- Rock Ink Roll - cooking a submission up for that. Involves a lot of layering and scanning. I'm goddamn excited to make it.

- MCAD PCSS Comics - being taught by Britt Sabo, with myself and my good friends Amaya and Jack Kotz as the loyal, whip-smart, Cowboy-Bebop-obsessed TA's.


- AUTOPTIC. yeah. That thing. At our Wednesday meeting at Jordan's studio, took our first pass at the seating chart for 2 1/2 hours. At the end, everybody rushed to take pictures on their fancy-schmancy iPhones, and I rushed to take a picture of them taking pictures.


And after a long, long harried morning today, staring into the dark heart of retail and the flinty faces of uncaring suburbanites for too long just for some stupid thing called money- after beginning to see smoke where there should be a spark behind people's eyes, and wondering why the fuck I bother, came to find my reimbursement check from the Xeric waiting in the mailbox. Like a bird sleeping in a nest, or some other beautiful, small benediction. Small mercies. God bless the Xeric.

Playing "Spirt of Eden" by Talk Talk on loop, too. I think it just happened to me. Beware.

CAKE 2013

Printing reports seem far simpler to relate than convention reports. But, this one is both - so first, to printing.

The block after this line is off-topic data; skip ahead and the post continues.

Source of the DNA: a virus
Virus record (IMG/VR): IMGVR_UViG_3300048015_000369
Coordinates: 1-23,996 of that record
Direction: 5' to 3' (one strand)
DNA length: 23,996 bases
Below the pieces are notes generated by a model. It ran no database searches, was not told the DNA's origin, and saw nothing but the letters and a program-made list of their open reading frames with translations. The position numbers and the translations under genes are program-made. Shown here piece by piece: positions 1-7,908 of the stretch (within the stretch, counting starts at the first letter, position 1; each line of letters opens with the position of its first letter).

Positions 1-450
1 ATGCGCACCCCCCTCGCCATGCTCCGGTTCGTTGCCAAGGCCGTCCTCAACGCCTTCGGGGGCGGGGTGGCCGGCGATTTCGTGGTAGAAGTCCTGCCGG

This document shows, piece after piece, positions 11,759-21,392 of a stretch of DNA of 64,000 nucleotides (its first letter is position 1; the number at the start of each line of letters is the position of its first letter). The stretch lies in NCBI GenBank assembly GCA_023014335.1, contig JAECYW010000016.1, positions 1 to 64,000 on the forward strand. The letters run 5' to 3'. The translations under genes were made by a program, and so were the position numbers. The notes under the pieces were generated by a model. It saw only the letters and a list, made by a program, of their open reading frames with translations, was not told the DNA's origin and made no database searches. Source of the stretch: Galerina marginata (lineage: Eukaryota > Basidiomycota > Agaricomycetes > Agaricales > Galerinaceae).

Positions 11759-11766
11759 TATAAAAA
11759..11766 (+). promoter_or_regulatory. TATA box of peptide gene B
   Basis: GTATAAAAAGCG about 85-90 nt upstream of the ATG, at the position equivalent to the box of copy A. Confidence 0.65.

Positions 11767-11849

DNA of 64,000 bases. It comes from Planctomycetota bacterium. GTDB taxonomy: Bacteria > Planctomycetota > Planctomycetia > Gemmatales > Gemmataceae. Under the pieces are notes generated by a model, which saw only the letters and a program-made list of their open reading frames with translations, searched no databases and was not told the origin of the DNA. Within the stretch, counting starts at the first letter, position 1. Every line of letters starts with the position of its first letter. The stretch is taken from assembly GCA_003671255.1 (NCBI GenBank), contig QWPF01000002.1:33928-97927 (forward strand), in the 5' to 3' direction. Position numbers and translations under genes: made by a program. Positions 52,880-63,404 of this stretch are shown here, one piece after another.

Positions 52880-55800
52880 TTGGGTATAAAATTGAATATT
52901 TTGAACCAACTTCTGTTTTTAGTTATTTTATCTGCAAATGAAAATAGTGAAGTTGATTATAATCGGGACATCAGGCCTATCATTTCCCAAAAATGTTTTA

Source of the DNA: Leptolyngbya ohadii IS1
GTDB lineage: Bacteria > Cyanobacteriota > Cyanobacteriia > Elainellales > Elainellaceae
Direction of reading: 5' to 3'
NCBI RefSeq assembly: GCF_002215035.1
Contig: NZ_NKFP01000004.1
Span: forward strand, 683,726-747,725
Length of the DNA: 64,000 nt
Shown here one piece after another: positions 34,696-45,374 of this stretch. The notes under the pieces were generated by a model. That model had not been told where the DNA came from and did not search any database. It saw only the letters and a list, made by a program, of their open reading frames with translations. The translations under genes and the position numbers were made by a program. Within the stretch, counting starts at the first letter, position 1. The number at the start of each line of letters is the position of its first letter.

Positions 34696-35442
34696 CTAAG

I decided to print a new book, Godhead #1, for CAKE. And I will begin by saying, yes, of course, I managed to screw it up. Which is more funny than painful to me now. You'd think I'd have learned to stay clear of simple, obvious mistakes, such as laying the book out incorrectly in the first place, but, hell no. I haven't. And each time at press there was a new issue I'd never encountered before rearing it's nasty little head. "Everyday a new problem," I'd say, before the frustration came boiling up my neck and I'd look for the nearest thing to kick as hard as I could. The only lesson I'd seemed to have learned from printing Sea Change was not to go wailing into failure, but square up and suck down my overreactive emotions, and stop. Still not easy for me.


Printing plates, while also burning my retinas on a loaner computer.